Since that time, Belcher's photographic interests in portraiture and vernacular architecture have developed in conjunction with the thematic exploration of racial identity, emigration and history that run through his work in Africa, Asia, North America, the Middle East, and the Caribbean. He has had numerous one-man shows in the eastern United States and has contributed to group exhibits group exhibits across the U.S. and in Canada, Italy, Chile, Vietnam, and Soviet Armenia. Belcher's photography is held both by private collectors and in the permanent collections of galleries and museums in the United States, Canada, and Vietnam. He has received major support from the National Endowment for the Humanities, Fulbright Scholars Program, the LEF Foundation, Massachusetts Cultural Council, the Kenan Charitable Trust, and programs of the National Endowment for the Arts. His publications include House and Home: Spirits of the South (1994), and A Land and Life Remembered: Americo-Liberian Folk Architecture (1988), both held by the David M. Rubenstein Rare Book & Manuscript Library. He has also taught black-and-white photography to beginning, intermediate and advanced students in Massachusetts, and has lectured on his work. He currently resides in Cambridge, Massachusetts with his wife.

Acquisition information:
The Max Belcher photographs were received by the David M. Rubenstein Rare Book Manuscript Library as a purchase from Max Belcher in 1995, 1997, and 2008.
Processing information:

Processed and described by Lisa Gayle Hazirjian with Alexander X. Byrd, Don Sechler, Karen Jefferson, and Diane Sutton, 1998.

Updated by Meghan Lyon, January 2009.

Updated by Paula Jeannet, 2014 and 2022.


The collection is organized into two series: Photographs and Printed Materials. Project subseries in the Photography series are arranged by the start date of each project.

Rules or conventions:
Describing Archives: A Content Standard


Using These Materials

Using These Materials Links:

Using These Materials


Five exhibition-quality prints from the project "American People: Portraits of the Philadelphia Community in the Dominican Republic" are restricted; there are photocopies of these prints available in box 41 for viewing purposes.

Exhibition and reproduction restrictions for all photographic components are outlined in the Conditions Governing Use section, as requested by the photographer.

Terms of access:

The copyright interests in this collection have not been transferred to Duke University. For more information, consult the copyright section of the Regulations and Procedures of the David M. Rubenstein Rare Book & Manuscript Library.

Publishing requests should be directed to Mr. Belcher, who retains the copyright on all materials in this collection. Stipulations regarding the exhibition and reproduction of materials in the photography series vary according to the type of image in question, and are summarized below. The designation of specific images as professional, exhibition, study, reading-room-only or undesignated images may be determined by consulting Mr. Belcher's notes on individual photographs and contact sheets.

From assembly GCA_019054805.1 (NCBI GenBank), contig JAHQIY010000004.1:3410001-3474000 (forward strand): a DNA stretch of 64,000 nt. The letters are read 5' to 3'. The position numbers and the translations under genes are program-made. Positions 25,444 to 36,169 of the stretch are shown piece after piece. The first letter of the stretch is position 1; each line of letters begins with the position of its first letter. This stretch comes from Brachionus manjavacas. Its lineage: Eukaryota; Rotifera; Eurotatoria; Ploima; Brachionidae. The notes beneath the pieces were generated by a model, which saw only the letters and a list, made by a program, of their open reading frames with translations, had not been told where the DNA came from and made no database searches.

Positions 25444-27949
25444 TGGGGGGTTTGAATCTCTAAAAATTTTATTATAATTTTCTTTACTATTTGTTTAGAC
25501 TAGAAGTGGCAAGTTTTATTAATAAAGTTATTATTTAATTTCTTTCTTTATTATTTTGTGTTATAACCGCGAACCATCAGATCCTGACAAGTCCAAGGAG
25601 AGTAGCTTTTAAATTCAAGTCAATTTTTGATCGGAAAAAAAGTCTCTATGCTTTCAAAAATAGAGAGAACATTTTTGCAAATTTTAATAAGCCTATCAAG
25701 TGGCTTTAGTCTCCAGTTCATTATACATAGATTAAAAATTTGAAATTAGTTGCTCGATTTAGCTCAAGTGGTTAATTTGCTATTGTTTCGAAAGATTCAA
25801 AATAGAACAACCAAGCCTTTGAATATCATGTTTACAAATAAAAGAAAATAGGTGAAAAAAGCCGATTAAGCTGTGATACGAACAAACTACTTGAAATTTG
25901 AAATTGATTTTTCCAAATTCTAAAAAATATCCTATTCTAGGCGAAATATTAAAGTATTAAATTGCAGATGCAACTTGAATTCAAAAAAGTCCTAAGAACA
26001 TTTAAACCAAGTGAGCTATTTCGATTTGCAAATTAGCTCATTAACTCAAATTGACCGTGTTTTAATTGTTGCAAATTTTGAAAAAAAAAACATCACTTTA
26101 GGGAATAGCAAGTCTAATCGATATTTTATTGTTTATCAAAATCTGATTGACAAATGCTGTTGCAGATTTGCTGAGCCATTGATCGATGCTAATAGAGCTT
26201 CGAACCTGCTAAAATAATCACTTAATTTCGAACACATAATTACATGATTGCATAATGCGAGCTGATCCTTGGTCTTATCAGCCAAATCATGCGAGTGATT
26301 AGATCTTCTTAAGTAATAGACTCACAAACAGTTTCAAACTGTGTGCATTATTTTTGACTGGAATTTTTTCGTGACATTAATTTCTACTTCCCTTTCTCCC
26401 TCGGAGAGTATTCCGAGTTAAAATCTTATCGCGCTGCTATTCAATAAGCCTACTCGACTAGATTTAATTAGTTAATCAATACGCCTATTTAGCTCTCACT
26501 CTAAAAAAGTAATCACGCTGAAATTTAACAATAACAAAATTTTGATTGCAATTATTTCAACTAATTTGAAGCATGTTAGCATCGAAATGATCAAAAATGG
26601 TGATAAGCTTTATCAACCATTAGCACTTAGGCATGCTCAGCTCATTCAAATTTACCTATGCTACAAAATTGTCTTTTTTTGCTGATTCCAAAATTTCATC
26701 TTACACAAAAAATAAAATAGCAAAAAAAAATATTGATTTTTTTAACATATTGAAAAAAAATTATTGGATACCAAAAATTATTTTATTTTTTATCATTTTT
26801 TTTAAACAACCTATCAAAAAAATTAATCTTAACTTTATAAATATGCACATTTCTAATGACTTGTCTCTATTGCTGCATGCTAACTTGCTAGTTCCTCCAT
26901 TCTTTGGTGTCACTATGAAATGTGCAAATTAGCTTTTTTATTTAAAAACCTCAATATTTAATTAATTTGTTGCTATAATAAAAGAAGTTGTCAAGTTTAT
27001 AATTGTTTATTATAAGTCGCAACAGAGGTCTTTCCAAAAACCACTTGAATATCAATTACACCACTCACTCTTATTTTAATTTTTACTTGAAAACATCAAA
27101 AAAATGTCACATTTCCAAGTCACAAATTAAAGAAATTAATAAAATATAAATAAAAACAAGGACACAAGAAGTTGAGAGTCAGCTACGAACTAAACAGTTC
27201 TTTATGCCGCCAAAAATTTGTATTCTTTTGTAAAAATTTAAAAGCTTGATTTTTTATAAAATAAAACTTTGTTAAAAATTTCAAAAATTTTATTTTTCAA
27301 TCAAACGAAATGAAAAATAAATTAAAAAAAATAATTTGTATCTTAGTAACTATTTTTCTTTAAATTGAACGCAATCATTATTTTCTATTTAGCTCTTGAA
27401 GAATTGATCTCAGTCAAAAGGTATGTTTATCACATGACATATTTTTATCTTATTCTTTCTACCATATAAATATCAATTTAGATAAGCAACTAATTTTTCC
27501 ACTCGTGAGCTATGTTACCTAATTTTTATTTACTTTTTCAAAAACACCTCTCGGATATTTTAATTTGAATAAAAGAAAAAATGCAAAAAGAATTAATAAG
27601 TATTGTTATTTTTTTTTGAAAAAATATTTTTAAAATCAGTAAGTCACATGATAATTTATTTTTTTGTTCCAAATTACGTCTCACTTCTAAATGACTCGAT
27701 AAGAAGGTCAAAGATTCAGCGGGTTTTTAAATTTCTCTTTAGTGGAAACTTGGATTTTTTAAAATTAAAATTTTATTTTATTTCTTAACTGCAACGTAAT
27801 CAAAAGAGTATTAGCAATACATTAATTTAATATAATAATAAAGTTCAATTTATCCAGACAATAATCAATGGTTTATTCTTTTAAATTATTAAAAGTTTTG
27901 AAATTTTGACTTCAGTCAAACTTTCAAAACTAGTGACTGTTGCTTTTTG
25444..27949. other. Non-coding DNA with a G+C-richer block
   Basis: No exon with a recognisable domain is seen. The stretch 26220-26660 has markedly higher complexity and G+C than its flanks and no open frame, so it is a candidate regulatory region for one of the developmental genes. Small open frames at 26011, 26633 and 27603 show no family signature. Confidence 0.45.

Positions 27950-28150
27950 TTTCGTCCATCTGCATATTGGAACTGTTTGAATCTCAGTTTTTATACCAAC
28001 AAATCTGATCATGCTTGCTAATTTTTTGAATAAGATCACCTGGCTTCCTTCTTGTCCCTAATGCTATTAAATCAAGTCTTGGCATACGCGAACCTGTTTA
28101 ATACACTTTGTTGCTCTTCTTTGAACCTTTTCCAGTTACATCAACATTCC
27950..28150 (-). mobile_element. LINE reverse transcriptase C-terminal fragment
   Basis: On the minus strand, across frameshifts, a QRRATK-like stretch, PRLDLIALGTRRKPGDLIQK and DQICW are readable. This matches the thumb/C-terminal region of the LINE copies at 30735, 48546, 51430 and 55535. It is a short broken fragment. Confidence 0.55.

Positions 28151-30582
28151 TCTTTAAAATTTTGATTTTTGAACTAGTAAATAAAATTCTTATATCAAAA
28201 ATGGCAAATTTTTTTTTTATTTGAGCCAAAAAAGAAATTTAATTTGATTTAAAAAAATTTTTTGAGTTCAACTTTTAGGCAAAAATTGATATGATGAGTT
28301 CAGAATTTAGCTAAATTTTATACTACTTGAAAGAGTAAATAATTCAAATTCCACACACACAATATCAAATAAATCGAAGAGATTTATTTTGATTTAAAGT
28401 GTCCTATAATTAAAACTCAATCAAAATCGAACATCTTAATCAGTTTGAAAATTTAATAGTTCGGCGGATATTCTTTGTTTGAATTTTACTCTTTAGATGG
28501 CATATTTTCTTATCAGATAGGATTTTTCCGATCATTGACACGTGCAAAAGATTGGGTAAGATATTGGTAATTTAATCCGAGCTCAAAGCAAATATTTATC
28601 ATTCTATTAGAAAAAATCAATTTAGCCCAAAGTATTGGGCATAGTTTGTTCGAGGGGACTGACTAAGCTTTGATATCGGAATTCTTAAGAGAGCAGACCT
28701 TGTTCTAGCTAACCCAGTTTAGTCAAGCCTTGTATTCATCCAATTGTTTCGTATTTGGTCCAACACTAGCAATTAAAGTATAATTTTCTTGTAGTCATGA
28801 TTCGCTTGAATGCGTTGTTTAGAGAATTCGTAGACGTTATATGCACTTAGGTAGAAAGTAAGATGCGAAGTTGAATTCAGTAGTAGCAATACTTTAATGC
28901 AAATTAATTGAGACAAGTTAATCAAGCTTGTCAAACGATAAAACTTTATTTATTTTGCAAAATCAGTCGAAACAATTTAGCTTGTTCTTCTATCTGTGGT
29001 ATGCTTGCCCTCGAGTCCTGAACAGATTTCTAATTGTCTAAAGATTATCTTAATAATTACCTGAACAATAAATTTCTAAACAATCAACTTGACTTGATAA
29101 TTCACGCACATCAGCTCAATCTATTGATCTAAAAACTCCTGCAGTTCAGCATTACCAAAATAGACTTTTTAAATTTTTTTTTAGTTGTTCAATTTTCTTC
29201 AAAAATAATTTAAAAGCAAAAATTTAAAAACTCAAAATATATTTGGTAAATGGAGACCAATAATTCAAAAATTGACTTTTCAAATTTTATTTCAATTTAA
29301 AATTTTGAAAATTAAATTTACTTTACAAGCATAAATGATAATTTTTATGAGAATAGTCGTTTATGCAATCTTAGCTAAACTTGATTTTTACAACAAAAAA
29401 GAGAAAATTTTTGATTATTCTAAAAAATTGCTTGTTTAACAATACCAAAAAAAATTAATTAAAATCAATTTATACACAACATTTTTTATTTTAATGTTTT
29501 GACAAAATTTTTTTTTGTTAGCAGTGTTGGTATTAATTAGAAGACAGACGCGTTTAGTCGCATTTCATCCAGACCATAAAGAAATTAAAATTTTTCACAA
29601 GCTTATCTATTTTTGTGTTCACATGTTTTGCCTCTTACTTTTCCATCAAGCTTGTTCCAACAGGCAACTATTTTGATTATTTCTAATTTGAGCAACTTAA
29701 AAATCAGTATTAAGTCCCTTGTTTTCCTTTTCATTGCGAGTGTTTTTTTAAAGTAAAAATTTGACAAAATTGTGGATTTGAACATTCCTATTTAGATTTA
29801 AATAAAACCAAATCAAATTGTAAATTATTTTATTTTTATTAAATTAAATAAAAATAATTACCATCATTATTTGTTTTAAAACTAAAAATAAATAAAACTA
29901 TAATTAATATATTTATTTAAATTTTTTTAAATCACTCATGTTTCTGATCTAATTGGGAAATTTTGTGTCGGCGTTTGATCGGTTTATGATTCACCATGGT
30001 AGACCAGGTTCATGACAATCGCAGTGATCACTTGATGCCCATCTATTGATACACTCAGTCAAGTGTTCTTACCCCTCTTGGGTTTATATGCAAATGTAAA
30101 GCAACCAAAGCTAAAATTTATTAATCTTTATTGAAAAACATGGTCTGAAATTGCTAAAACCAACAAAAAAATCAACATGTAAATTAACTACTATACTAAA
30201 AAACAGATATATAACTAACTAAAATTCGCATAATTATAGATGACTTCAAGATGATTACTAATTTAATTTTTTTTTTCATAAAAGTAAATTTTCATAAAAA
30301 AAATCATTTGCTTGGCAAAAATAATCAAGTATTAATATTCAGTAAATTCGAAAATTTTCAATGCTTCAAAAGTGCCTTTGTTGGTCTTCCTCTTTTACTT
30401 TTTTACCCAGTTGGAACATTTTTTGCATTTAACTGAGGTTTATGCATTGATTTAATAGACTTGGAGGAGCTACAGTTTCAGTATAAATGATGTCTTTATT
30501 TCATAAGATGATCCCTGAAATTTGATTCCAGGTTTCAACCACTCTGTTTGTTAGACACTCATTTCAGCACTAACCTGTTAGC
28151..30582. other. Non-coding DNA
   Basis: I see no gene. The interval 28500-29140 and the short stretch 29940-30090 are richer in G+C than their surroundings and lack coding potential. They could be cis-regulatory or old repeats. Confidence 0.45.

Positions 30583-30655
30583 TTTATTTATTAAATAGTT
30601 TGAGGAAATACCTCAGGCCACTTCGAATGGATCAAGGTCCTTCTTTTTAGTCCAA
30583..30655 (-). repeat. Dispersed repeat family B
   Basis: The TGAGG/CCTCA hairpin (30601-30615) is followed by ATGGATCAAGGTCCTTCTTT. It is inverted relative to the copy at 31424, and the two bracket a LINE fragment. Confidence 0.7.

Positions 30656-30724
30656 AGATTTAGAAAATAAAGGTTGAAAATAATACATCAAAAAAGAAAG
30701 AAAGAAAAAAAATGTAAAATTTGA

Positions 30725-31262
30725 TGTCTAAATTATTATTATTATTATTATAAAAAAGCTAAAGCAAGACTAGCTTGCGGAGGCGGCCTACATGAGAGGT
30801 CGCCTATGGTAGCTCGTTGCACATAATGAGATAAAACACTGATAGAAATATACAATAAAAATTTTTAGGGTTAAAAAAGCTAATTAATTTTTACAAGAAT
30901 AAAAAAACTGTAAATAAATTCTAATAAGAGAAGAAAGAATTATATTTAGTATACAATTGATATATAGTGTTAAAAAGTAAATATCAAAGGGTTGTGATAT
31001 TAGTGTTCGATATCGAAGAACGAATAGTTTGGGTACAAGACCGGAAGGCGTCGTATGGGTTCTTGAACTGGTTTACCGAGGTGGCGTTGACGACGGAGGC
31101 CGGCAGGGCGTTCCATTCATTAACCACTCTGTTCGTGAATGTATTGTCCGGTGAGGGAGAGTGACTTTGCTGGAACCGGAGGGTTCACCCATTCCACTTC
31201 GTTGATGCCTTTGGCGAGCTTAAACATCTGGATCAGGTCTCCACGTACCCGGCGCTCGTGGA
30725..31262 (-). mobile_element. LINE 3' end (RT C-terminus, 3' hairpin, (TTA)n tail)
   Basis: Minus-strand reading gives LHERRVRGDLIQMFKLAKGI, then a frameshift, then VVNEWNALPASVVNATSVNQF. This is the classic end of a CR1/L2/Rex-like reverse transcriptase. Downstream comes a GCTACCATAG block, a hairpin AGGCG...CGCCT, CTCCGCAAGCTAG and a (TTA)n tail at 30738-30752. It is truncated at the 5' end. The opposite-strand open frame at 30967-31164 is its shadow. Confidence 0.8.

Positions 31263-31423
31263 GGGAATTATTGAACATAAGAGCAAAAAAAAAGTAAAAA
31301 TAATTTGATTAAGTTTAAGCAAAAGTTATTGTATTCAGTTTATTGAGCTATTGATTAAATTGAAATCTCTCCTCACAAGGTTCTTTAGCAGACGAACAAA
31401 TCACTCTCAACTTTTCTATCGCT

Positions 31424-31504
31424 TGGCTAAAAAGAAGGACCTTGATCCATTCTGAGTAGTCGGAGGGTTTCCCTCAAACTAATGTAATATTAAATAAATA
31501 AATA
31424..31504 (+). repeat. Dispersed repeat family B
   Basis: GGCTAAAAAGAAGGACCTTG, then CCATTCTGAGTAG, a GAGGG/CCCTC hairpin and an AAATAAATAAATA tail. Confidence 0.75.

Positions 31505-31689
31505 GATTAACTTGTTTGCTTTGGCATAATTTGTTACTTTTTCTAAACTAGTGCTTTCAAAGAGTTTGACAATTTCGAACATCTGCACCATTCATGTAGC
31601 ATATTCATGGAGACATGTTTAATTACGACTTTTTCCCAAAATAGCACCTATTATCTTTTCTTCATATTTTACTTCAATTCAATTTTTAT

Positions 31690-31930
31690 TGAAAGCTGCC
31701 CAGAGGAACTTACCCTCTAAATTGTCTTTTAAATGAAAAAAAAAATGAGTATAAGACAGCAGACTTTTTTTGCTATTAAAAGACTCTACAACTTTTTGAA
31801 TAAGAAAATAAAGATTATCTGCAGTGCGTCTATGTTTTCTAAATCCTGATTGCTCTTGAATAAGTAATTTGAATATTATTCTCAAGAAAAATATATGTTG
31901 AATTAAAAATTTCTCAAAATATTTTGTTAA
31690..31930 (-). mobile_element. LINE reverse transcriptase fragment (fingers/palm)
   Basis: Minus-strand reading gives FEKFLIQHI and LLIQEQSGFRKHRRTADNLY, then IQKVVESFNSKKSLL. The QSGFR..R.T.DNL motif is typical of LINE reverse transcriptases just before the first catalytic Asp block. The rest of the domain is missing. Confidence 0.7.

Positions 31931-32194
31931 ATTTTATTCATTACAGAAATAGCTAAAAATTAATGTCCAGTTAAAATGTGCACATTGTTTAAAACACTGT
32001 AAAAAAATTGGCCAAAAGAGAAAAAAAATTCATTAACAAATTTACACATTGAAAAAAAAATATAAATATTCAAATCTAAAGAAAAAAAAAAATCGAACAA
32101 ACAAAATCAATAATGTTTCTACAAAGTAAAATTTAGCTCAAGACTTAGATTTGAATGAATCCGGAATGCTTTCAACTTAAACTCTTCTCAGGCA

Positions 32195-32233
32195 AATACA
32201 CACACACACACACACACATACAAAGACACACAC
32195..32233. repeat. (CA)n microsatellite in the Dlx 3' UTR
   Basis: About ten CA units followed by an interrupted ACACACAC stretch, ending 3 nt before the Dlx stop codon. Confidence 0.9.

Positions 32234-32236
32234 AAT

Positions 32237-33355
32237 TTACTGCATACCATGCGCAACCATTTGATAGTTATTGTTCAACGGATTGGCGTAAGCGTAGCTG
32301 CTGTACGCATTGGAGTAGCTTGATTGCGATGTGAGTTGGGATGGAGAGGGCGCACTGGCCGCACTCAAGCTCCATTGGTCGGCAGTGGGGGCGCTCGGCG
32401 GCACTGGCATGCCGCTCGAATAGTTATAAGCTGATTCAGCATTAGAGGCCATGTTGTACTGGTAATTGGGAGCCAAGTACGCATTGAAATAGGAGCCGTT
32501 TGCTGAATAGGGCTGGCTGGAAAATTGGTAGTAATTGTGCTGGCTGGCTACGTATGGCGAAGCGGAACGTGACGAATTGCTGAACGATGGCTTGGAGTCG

Professional and Exhibition Images

Exhibition: Request permission from Mr. Belcher.

Reproduction: The Library may make viewing copies, photocopies or slides for the purposes of research, teaching, private study or scholarly illustration.

Study Images

Exhibition: May be used in exhibitions only within the Library itself, and only when appropriate language is used to describe the place of these study images within Mr. Belcher'soeuvre.

Reproduction: The Library may make viewing copies, photocopies or slides for the purposes of research, teaching, private study or scholarly illustration.

Reading-Room-Only and Undesignated Images

Exhibition: These images may not be exhibited within or beyond the Library at any time whatsoever.

Reproduction: Pen and ink renditions of images so marked are the only allowable form of reproduction. Reading-room-only and undesignated images may not be reproduced in any photographic, electronic or digital form, or by other means for any purpose whatsoever.

Contact Sheets

Specific images on contact sheets have been identified as professional, study, or reading-room-only images, or remain undesignated. Stipulations on exhibition and reproduction of individual contact sheet images are dependent on the specific designation of the images in question.

Exhibition-Quality, Fine Prints

Exhibition: These prints may be displayed within or beyond the Library, at the Library's discretion.

Reproduction: Selected fine prints in this collection are restricted from general research use and thus are not to be reproduced. However, these images are duplicated in the collection as exhibition images, which may be reproduced according to the stipulations above. Requests for fine prints not in the Library's possession for use in exhibition, as well as requests for reproductions of fine prints for publication, should be directed to Mr. Belcher.

Before you visit:
Please consult our up-to-date information for visitors page, as our services and guidelines periodically change.
Preferred citation:

[Identification of item], Max Belcher photographs, David M. Rubenstein Rare Book & Manuscript Library, Duke University.